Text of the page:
music magic

It’s been a long time since I listened so much to music. Blogging is one of the reasons, as I enjoy spicing, illustrating, saving or mitigating words with some appropriate music. Another is my running on the same track time and again, which is much more pleasurable with music. So I’m no total stranger to the effect music can have. But, the below goes beyond my current frame of reference. It is so moving and thought-provoking that I have to share it:

Music restores Harry to himself, animates him, quite literally blows the breath of life into him, bringing him back into the person he used to be, restoring wholeness by coordinating him within himself and at the same time, with those around him. What do I find most thought-provoking about this? To explain I have to take a personal detour.

As a child of my time (we all are, inescapably), I was introduced to mysticism, eastern philosophies, meditation, in many different forms early on. That’s been a fancy ever since, but one that, after initially occupying a quite central place in my daily universe, drifted into permanent, sub or semi-conscious presence, so that I didn’t much engage with it. Largely because every particular tradition, technique, social circle that I did engage with seemed to turn stale quite quickly.

When entering university, the objectifying science on offer appealed to me, opening a very different window on reality, coming at it from the other end. My engagement with science has remained more explicit, but anyone following this blog will know of my deep frustration with how the traditions, techniques, and social circles of science do not live up to their own standards. Even a hero of mine, Daniel Kahneman is becoming doubtful if some of the science he’s basing his theories on can be trusted.

A common escape, solution (or whatever other label you prefer) adopted by Janus-faced fence sitters like me is to explore where the twain meet, but again, reading Tao of Physics kinda stuff inevitably turned stale (I didn’t even start down the track of Ken Wilber and his likes).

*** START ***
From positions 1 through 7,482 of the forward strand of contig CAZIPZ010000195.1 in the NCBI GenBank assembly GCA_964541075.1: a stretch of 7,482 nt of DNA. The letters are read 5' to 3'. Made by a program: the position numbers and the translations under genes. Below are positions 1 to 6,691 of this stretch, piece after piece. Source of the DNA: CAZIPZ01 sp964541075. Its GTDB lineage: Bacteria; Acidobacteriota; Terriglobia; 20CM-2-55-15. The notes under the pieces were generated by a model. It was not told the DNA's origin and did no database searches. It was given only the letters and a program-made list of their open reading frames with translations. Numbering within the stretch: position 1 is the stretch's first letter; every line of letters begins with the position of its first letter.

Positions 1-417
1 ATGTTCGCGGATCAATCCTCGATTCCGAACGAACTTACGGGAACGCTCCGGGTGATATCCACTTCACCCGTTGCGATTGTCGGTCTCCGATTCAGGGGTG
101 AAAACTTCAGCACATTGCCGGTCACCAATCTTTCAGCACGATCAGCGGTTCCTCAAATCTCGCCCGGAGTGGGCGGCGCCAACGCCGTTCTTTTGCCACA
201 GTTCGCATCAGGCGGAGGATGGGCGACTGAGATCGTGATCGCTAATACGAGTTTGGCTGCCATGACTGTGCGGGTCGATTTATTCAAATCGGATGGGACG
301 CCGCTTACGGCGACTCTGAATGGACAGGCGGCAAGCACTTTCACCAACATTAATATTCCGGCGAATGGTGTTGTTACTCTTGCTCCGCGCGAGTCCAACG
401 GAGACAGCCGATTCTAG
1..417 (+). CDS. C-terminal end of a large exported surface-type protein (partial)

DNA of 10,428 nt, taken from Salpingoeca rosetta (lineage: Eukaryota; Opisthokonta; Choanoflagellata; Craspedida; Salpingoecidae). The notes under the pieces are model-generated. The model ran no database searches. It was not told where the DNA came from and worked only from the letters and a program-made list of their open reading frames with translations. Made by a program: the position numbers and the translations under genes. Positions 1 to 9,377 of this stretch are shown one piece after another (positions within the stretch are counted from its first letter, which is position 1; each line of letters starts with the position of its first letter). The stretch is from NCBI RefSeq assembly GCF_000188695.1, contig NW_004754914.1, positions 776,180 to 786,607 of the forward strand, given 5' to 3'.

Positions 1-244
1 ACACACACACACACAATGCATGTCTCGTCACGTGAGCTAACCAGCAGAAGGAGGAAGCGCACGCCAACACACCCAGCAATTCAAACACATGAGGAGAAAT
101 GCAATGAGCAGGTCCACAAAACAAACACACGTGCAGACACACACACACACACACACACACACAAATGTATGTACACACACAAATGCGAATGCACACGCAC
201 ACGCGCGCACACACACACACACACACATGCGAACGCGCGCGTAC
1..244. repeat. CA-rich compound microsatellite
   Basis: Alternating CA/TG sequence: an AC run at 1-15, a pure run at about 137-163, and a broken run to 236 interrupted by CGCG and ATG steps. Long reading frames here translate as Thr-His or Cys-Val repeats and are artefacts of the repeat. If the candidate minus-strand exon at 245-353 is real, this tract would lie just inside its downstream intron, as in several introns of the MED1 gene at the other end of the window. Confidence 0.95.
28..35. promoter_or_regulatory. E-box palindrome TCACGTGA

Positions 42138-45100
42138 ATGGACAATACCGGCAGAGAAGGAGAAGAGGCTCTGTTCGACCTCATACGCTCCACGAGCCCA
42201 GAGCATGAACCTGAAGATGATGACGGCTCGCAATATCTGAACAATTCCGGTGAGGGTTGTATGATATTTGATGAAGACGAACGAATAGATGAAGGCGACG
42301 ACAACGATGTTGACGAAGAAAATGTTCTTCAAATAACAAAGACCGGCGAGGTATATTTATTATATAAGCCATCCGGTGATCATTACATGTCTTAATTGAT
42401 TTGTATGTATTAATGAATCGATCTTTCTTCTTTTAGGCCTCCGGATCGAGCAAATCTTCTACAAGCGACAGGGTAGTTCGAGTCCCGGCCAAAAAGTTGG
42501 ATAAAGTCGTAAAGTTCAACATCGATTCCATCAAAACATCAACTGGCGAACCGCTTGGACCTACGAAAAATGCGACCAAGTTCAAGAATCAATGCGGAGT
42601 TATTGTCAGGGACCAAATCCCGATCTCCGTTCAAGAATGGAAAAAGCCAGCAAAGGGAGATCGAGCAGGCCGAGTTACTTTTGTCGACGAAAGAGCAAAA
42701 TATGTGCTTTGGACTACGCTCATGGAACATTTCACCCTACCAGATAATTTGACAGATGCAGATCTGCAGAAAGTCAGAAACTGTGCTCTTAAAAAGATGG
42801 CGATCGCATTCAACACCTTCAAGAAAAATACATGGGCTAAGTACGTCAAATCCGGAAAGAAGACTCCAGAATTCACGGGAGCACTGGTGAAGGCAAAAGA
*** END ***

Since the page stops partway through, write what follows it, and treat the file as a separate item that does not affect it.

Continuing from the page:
Now, where does this leave me? Given that Janus is an appropriate reference here (his wikipedia lemma starts off with: In ancient Roman religion and myth, the god of beginnings and transitions, thence also of gates, doors, passages, endings and time), I find Chuck Norris, painfully straddling the years, bearing all that unnecessary weight, but stoically hanging in there, an appropriately poetic, if somewhat fictitious answer (have been looking for an opportunity to smuggle this one in for a while…):

Reality is, the fancies danced their own thing – and I imagine often a two-some – not out on the streets but largely hidden away in the canyons of my mindscape, off and on popping up, alone, or hand in hand, in conversations with myself or good friends (runs and walks are great for that).

Anyways, the identity to which Harry finds the way home is right at that meeting point, or gate is better, because where the circle squares itself, we also leave the universe of language. And that makes any effort to describe/explain why this provokes my thoughts tricky.